Grab the audio version of this post here:
Hi, it’s Alicia here at newVAadvice.com and I’m back with another segment in the Getting Started Series. Today, I want to talk with you about money. I want to address the issue of startup costs as this comes up over and over again. Here’s the question:
How much does it cost to start a virtual assistant business?
I hate to say it depends, but it depends. It’s going to vary depending on the services that you want to provide. However, there are basics that we all need to think about.
Your absolute bare basics are:
- Internet access
- Website hosting
- Domain name
You can use a desktop or a laptop, whichever you have and you’re comfortable with. I know many VAs who prefer their laptop because they can take their work with them and get things done outside, at a coffee shop or wherever they want their office to be that day. Other VAs prefer their desktop, using it in their home office so they can stay in their “I’m at work right now” mindset and focus on their tasks.
As far as internet access, it needs to be reliable. If you’re working with clients virtually, you will need to be able to send and receive files and emails on a regular basis. Your clients need to know that they can rely on you during the hours that you’ve decided to offer your services.
I had someone tell me that they don’t currently have internet at home and wanted to know if this could still be done from a local place with a Wi-Fi hotspot, for example. My answer to that is that you can certainly do this, as long as you’re able to be there during your business hours. But ultimately, you’d want internet access from home that you can control so that you can guarantee more reliability to your clients and work when you want to.
Website Hosting & Domain Name
As far as website hosting and a domain name, there are a lot of cost-effective options out there. I was always taught not to get both services from the same provider. There are differing opinions on this but it’s the whole “Don’t keep all of your eggs in one basket concept.”
For example, I have my website hosting with Bluehost. They have great customer service, unlimited storage and bandwidth and I can add as many domain names as I want.
I use NameCheap for my domain names. The cost of the names is super affordable and you can easily check what names are available by searching their site. I recommend going with a “.com” name if at all possible. They also offer Whois Guard, which helps keep your domain name unavailable to spammers who just want to send you junk.
Most of these companies offer different payment options as paying for your hosting and domain name are recurring fees. You can usually choose to pay every three months, yearly or for a couple of years at a time. Of course, they offer you bigger discounts as you move up that scale. For example, if you choose to pay for a years’ worth of services versus three months, you will receive a better rate for paying for the entire year in advance. You can set up automatic renewal or just have them email you when renewal is up. Either way, I suggest keeping track of that yourself so that your hosting or domain doesn’t expire. You do not want to find yourself in that situation.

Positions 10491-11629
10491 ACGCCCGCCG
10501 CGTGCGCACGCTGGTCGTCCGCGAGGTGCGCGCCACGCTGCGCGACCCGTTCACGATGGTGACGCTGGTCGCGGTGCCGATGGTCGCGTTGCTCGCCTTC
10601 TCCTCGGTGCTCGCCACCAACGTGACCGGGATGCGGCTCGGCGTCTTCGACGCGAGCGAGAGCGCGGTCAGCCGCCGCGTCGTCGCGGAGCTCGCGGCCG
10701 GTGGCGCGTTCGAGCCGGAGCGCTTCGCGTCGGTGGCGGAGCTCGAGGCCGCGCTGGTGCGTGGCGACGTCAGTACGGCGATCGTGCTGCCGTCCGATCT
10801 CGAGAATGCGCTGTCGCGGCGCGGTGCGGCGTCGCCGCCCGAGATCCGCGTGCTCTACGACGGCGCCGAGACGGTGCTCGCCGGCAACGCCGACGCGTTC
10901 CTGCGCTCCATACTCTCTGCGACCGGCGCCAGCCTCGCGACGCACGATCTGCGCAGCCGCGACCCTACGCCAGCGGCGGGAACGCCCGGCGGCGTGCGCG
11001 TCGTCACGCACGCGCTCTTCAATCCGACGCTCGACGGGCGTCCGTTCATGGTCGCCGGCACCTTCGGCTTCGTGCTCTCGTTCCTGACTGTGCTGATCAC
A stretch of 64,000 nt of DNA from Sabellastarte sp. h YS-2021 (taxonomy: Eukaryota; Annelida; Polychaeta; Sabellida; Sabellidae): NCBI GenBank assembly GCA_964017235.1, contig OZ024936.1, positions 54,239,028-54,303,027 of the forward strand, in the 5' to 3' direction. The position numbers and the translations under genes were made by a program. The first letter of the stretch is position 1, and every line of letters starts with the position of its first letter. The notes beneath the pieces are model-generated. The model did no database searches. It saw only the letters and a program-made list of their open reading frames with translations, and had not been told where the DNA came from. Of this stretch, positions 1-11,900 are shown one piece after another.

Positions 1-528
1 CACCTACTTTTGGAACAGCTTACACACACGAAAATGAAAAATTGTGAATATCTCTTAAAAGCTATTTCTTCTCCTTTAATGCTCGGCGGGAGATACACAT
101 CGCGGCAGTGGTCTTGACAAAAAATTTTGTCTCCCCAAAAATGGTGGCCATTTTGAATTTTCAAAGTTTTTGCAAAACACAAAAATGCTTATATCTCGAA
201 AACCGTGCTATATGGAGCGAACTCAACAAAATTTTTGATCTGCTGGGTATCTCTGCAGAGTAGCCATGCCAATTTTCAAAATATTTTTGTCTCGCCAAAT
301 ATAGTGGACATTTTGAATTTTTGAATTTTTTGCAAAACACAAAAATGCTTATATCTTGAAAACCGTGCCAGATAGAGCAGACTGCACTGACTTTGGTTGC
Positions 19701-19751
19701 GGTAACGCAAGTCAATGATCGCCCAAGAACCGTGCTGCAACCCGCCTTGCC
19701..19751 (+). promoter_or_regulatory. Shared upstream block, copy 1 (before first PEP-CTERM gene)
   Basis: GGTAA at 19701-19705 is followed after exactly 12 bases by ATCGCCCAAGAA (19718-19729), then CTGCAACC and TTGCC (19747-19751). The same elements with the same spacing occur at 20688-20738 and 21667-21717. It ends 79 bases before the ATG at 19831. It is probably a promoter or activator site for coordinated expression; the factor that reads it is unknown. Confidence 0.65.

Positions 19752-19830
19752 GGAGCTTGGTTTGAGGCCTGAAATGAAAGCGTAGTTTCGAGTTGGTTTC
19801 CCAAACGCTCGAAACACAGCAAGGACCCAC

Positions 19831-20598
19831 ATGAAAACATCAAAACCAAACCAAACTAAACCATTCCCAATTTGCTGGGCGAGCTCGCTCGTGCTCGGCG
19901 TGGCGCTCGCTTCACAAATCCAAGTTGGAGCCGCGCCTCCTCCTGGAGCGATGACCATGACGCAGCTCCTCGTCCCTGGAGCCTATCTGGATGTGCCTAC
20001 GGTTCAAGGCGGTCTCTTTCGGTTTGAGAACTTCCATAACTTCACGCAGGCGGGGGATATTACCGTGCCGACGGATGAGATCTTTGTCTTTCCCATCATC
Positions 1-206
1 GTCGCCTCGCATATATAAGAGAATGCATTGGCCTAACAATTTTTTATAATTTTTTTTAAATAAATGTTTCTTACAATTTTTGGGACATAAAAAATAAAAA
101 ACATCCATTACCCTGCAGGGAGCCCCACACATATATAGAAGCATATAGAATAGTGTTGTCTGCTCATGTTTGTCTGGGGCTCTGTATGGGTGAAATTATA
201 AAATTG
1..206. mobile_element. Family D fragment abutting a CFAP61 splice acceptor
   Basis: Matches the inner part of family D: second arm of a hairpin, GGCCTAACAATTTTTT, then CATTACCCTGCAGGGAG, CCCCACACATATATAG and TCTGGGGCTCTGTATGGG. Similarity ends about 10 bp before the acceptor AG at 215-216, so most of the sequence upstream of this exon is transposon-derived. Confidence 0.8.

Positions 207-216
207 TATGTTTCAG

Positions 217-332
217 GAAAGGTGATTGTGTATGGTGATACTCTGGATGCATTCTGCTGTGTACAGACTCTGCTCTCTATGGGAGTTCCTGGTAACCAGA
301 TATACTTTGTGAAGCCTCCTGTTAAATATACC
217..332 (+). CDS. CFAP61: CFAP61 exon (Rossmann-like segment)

As I mentioned, other expenses for your VA business really depend on the services that you’ve decided to offer. You may want a printer/scanner/fax machine and other office equipment. Perhaps you’re going to offer website design so you need to purchase design software. You’ll want to think about those things when you’re considering your expenses.
You can get business cards printed inexpensively at VistaPrint. I believe the first 250 are free. That’s what the deal used to be.
There are a number of free resources from there.
You can use WordPress to set up your website, which is free. I didn’t have any funds starting out, so I did a lot of research and set up my WordPress website by myself. I had no previous experience creating websites or working with WordPress. There are good sites that teach you some of the basics, and Google and YouTube are filled with instructional videos.
You can accept payments and send invoices with PayPal, which is free. I highly recommend setting up a PayPal account for working with your clients. You can link it to your business bank account so it’s easy to “pay yourself” when the money rolls in.
You can use Dropbox to share files and information with your clients for free. It’s free in-the-cloud file-sharing software. You can create a folder for each client and no one else can see what you share with them. I’ve written more about this on the blog here.
Skype is great free option for phone and video calls. You can even use it for tutorials with your clients by utilizing the screen share feature to walk them through a certain process or to brainstorm together.
And of course, you’ll need to keep track of any business expenses for tax purposes. Remember, they’re tax deductible. FreshBooks is great for this. Each time I purchase something, I just add it to my expenses in the software. There is even an option for recurring expenses like monthly membership fees. When tax time rolls around, I can just print out a report for my accountant that’s already itemized for me. There is a free version of FreshBooks and a paid version as well. You can also use it for invoicing clients.
So, there you have it. Those are some basic expenses for setting up your virtual assistant business and also some free tools to save you money in the process. If you missed Part 1, click here. To move on to Part 3, click here.
If you have questions, feel free to leave them in the comments section.